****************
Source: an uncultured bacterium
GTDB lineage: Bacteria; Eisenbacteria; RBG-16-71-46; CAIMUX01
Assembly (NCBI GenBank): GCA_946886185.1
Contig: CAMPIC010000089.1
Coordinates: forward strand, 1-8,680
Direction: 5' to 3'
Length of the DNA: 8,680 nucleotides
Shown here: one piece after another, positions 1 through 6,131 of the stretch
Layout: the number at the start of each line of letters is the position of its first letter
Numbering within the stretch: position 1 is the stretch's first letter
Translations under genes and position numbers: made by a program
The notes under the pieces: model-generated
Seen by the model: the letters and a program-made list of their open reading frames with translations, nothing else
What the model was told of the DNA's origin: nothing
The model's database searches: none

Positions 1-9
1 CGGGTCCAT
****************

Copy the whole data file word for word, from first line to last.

Source: an uncultured bacterium
GTDB lineage: Bacteria; Eisenbacteria; RBG-16-71-46; CAIMUX01
Assembly (NCBI GenBank): GCA_946886185.1
Contig: CAMPIC010000089.1
Coordinates: forward strand, 1-8,680
Direction: 5' to 3'
Length of the DNA: 8,680 nucleotides
Shown here: one piece after another, positions 1 through 6,131 of the stretch
Layout: the number at the start of each line of letters is the position of its first letter
Numbering within the stretch: position 1 is the stretch's first letter
Translations under genes and position numbers: made by a program
The notes under the pieces: model-generated
Seen by the model: the letters and a program-made list of their open reading frames with translations, nothing else
What the model was told of the DNA's origin: nothing
The model's database searches: none

Positions 1-9
1 CGGGTCCAT